In the following impressive remarks, Dr. Hamilton points out the great principle on which future judgment is based, and its true relation to the redeeming administration which divine wisdom and love have devised. Without naming Antinomianism, doctrinal or practical, he shows how fearfully it is opposed to the truth :The judgment-seat is not the mercy- to have been received, have moulded the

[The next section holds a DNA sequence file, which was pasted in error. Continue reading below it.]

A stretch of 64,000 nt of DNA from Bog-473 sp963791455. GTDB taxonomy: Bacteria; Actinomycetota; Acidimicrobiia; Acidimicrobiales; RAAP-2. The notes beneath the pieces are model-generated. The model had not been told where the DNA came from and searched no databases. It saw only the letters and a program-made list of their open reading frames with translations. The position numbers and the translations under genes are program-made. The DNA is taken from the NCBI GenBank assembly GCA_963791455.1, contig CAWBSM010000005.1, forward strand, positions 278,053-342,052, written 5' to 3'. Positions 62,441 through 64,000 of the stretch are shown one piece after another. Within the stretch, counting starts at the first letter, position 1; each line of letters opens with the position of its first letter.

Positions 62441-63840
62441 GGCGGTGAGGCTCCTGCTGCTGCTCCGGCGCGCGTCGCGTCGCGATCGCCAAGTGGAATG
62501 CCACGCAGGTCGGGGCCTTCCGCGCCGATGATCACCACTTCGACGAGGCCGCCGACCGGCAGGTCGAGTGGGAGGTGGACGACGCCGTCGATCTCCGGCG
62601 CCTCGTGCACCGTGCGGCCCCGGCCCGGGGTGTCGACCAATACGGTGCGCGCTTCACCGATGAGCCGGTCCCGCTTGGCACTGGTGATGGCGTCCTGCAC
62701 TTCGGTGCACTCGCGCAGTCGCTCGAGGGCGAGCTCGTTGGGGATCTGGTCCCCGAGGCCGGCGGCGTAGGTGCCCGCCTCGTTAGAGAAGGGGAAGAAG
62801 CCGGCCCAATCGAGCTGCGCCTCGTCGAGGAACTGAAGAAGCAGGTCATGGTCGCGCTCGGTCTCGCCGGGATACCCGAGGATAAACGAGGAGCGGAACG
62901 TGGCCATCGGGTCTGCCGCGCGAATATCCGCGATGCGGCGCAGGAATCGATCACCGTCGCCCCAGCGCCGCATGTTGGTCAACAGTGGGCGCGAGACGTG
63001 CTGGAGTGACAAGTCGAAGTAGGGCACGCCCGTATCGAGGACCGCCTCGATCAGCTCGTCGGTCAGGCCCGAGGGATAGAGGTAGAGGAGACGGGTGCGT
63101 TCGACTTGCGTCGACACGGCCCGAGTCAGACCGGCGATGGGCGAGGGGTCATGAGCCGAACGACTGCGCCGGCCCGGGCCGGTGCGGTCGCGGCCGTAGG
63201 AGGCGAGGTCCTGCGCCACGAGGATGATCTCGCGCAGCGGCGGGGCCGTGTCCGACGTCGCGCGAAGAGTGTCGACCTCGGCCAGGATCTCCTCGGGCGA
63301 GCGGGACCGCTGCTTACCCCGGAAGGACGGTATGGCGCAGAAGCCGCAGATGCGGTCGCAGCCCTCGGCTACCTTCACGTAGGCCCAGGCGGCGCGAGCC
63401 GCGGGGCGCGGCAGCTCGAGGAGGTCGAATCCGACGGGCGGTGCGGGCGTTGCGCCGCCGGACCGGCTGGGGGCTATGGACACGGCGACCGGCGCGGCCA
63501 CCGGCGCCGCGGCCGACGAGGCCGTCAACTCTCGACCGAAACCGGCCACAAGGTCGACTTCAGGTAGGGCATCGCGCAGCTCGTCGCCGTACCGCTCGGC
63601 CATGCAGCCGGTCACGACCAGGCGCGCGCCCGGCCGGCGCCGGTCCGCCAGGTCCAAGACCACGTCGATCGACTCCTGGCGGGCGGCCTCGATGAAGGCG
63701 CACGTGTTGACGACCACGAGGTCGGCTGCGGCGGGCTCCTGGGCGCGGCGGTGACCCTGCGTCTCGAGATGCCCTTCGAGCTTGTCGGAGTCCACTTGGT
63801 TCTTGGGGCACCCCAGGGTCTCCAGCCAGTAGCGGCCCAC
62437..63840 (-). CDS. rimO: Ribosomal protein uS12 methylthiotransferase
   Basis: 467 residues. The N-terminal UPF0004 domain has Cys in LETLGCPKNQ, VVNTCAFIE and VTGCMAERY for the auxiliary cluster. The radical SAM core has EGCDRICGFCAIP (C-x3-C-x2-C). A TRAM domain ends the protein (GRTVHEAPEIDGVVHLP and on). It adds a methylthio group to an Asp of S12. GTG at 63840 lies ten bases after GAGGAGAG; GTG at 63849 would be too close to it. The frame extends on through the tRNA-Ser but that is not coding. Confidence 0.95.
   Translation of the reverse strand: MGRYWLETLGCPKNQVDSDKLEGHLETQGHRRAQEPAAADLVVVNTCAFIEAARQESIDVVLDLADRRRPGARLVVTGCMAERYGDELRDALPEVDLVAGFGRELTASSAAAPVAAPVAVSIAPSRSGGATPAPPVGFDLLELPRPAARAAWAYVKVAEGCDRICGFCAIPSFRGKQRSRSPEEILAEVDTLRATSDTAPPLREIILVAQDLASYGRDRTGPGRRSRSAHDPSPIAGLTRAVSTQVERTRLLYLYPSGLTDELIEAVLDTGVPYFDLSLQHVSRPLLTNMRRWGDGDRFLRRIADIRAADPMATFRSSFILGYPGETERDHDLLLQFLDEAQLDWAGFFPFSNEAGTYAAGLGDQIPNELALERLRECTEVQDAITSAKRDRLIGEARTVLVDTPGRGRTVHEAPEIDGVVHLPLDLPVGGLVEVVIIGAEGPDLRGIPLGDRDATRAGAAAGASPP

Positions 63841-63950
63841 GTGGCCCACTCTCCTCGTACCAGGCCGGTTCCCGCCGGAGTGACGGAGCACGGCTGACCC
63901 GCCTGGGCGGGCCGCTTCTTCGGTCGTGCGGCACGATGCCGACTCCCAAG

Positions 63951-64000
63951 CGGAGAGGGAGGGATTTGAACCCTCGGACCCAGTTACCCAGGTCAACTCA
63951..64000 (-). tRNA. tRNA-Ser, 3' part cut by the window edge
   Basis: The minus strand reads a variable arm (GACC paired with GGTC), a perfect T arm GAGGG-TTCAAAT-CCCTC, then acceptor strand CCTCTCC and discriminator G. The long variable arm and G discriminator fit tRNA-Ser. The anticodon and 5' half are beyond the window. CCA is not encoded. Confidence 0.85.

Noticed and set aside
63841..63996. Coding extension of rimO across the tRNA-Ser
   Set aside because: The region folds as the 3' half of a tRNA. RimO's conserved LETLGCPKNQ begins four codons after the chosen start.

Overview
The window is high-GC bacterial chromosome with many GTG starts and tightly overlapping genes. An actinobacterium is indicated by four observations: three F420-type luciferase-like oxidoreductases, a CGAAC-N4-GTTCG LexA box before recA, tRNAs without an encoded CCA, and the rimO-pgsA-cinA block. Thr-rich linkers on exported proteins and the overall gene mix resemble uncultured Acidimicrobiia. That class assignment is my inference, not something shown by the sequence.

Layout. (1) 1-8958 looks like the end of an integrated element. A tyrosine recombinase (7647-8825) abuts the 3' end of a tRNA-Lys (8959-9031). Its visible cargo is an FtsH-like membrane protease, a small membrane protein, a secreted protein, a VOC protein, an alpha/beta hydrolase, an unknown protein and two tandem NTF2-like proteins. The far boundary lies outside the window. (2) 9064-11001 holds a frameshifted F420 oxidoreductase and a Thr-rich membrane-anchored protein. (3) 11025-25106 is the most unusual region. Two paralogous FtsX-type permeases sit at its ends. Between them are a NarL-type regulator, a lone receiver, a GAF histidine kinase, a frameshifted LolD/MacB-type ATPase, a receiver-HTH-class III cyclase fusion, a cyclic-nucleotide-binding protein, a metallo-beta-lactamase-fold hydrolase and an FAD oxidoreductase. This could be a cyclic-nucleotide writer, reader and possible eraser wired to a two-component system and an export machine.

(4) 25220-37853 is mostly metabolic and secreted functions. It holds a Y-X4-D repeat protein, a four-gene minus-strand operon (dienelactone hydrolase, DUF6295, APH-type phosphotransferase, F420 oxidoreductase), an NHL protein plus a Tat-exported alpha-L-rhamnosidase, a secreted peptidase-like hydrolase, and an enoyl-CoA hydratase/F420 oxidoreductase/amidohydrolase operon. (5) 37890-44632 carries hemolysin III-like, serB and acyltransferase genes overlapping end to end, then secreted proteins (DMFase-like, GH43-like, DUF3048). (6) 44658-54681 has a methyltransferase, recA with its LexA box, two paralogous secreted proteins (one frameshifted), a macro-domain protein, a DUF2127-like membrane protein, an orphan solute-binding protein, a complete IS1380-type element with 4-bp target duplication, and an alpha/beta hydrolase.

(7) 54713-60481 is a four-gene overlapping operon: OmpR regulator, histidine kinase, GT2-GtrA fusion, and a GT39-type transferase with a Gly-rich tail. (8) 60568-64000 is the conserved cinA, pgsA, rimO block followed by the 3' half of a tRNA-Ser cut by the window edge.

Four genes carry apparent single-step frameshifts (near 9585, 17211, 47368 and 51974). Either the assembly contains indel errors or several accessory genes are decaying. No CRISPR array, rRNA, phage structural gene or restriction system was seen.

We must regard this awful trans- righteous character, and stamped the holy action as an inquest into character. It life? These sovereign favours are reis in our character of responsible agents flected in their proofs ; but the proofs are that we must give account of ourselves the exclusive subjects of the scrutiny. unto God. In that simple condition The merit of Christ is still the ground shall we stand there. The question is of hope. The power of the Holy Ghost only implicitly whether we have obtained is still the cause of difference. But the mercy, and found grace in the sight of adjudication proceeds on the evidence of God: the question truly and directly is, character and conduct, not the righteouswhether such mercy and grace, supposed ness of Christ, but the mind of Christ, not the gift, but the sanctification, of the purity of the divine grace, to whom it Spirit. Faith is dead without its work, was most reverently dear, even saturating love is dissimulation without its labour, all their thoughts and emotions, have hope is not hope without its waiting ever thus spoken of duty and its remupatience, repentance needs to be repented nerableness. We will be no parties to of without the fruits meet for it. These the dilution of their vigorous style. It statements are due to a healthy, mascu- agrees with “ the words of the Lord,” line Christianity. It is a system of which are pure words." We will not Rewards and Punishments. The Chris- enfeeble it by explanation, nor dishonour tian is a candidate for the approval of it by concession. Duty would cease to his Judge. He labours that, whether be duty if not urged upon such terms. present or absent, he may be accepted of All would admit that this would be true him. He is a probationer for that sen. were it attempted against law; that it tence, “Well done, good and faithful would surrender its authority, betray its servant !” It is not a holy humility to name, and contradict its notion, but for hide and weaken views like these. It is its sanctions. Yet, what is law, save the false and profane to set any honours of handwriting of duty ? Was it a sordid mercy against them. The constitution thing in the lowly suppliants for mercy, under which they, who were enemies in to emulate the crown of eternal life? their minds by wicked works,” may now It was thus that the ancient saints “ had “walk before God unto all well-pleasing, respect unto the recompence of reward," may know that he “has a favour towards and struggled “for a better resurrection;" them,” may seek a recompence, is natu- it was thus that the first propagandists rally a constitution of mercy. To affect of the Gospel, amidst the gathering a greater jealousy for the claims of clouds of mortality, and the rising terrors mercy, than its own constitution demands, of martyrdom, could address their con. is most hypocritically to insult it. Well- verts,—“ Look to yourselves, that we lose being is the state and disposition which not those things which we have wrought, it confers; but well-doing is the course but that we receive a full reward;” could it enjoins, and the evidence it requires. each lift his eyes to heaven, and assuredly There is allotted to us a charge and a exclaim, “I have fought a good fight, trust. We must give account of that I have finished my course, I have kept stewardship. We are a peculiar people, the faith ; henceforth there is laid up for zealous of good works. We must carry me a crown of righteousness, which the out that description. Wisdom must be Lord, the righteous Judge, shall give me justified of her children.